I share patient letters with our leadership team at every meeting. Some are good, with grateful stories of lifesaving interventions and above-and-beyond care. Some are not good, letting us know where we fell short and need to improve.
At our most recent forum, I shared a letter that was a mix of both good and bad. A same-sex couple told us about their experience as the adoptive parents of a baby boy born at one of our hospitals. Their infant son needed care in the neonatal intensive care unit. They praised his care and the compassionate support they received as new parents of a preemie.
But the couple noticed that the birth mom may not have been shown the same respect and compassion while she was a patient. The couple perceived an awkwardness from staff based on her socio-economic status and the circumstances that may have led to her placing a child for adoption. The couple was also questioned about their choice for open adoption, which they felt may have been due to a lack of understanding. These new parents recommended more education for our staff about open adoptions.
Our leaders are taking swift action to develop training so that this particular situation never happens to another birth mom or adoptive family in our care.
The broader issue for us was: How do we equip everyone at Geisinger to deal with situations outside of their personal experiences? The world is evolving, and we can find ourselves in uncharted territory and wondering what to do.
I asked the managers to remind our folks that when you’re not sure what to do, lead with kindness. Kindness is one of Geisinger’s core values. We strive to treat everyone as we would hope to be treated ourselves. It’s the best way to handle ourselves, to make the right choice and provide the right care, no matter what.
We have no room for bias in healthcare, whether it’s based on a patient’s socioeconomic status, background, sexual orientation or the choices they have made. We have to examine ourselves and be aware of what may trigger feelings that would lead us to, even unconsciously, treat a patient without the compassion, respect and dignity they deserve.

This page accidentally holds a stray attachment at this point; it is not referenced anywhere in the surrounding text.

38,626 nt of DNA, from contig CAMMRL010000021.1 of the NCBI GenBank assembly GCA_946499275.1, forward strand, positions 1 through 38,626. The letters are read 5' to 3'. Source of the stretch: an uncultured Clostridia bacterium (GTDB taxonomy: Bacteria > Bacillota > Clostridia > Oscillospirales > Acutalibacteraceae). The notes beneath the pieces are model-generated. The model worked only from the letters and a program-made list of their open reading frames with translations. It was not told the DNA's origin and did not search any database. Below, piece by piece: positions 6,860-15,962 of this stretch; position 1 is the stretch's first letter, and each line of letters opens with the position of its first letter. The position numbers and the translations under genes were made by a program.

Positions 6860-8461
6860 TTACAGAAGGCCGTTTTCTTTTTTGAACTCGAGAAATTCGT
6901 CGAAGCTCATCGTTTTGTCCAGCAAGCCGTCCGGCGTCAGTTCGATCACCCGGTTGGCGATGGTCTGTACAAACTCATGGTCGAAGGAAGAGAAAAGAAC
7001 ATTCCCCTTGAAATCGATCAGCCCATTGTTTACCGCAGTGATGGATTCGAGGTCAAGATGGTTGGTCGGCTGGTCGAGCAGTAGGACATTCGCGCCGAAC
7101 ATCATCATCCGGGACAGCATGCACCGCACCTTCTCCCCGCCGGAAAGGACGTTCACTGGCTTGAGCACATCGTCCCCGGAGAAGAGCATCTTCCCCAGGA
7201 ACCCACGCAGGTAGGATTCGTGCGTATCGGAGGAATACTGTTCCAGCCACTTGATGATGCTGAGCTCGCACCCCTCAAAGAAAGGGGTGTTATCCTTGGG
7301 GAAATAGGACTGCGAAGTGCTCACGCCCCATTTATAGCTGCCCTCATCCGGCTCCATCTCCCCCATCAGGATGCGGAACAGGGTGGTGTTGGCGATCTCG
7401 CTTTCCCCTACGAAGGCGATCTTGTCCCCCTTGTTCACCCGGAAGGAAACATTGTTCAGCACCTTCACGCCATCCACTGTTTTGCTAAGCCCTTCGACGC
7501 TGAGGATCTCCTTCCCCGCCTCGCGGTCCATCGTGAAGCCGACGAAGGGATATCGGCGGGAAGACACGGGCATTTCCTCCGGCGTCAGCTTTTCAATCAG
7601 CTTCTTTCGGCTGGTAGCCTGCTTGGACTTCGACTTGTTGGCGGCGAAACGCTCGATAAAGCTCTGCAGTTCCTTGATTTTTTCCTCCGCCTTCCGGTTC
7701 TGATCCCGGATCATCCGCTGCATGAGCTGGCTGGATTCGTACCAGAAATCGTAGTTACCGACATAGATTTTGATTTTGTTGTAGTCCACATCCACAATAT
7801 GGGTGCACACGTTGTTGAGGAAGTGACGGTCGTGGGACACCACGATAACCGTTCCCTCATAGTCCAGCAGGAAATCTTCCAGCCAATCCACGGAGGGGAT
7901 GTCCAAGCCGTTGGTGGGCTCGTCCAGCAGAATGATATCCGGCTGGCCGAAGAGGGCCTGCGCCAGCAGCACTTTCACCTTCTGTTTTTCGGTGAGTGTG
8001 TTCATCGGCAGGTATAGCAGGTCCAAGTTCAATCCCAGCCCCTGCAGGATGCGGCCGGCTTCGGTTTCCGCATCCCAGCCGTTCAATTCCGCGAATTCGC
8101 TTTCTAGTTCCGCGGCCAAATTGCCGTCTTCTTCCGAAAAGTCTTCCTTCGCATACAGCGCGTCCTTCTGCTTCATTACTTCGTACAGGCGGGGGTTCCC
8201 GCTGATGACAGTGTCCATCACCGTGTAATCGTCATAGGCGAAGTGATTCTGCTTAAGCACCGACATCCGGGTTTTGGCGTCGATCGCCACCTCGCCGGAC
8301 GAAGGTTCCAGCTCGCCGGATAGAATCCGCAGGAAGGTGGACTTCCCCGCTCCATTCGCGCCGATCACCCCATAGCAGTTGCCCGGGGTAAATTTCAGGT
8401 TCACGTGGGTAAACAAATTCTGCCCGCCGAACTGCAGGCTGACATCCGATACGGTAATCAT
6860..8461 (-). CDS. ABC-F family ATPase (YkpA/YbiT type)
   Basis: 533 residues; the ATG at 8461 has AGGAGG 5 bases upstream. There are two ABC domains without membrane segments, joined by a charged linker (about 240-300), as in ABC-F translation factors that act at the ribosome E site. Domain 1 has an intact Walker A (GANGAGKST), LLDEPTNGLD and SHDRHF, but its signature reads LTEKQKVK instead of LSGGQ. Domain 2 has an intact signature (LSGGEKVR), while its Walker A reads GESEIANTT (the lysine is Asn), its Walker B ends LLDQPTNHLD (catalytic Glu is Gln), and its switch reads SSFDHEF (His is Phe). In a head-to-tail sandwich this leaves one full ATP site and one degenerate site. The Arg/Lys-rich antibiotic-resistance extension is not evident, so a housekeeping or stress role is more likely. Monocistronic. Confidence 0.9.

Kindness can get you through any situation — as unfamiliar it may seem or unsure you may feel. For example, if a transgender patient wants to be called by a different name than the one on their medical record, what do you do? With kindness, ask them what they prefer to be called. A front desk clerk in a physician office may not have read the latest medical study on how traumatic it is for a transgender person to be called by a previous name, but simple kindness and consideration can lead to the best action. With kindness at our core, we can always treat our patients and each other with respect and dignity.
We’ve initiated a kindness project at Geisinger. Our first step was gathering thousands of signatures and notes of gratitude and thanks from our employees to share with the patients and communities we serve. We also created a series of videos featuring the acts of kindness that members of the Geisinger family carry out for each other and their patients each day.
The world is changing fast, but if we move toward acceptance and inclusion and compassion, we won’t be left behind.
This piece was originally published on LinkedIn by David Feinberg, MD, President and CEO of Geisinger, an integrated health system based in Danville, Pa., that includes 13 hospital campuses, two research centers, the Geisinger Commonwealth School of Medicine, and a health plan.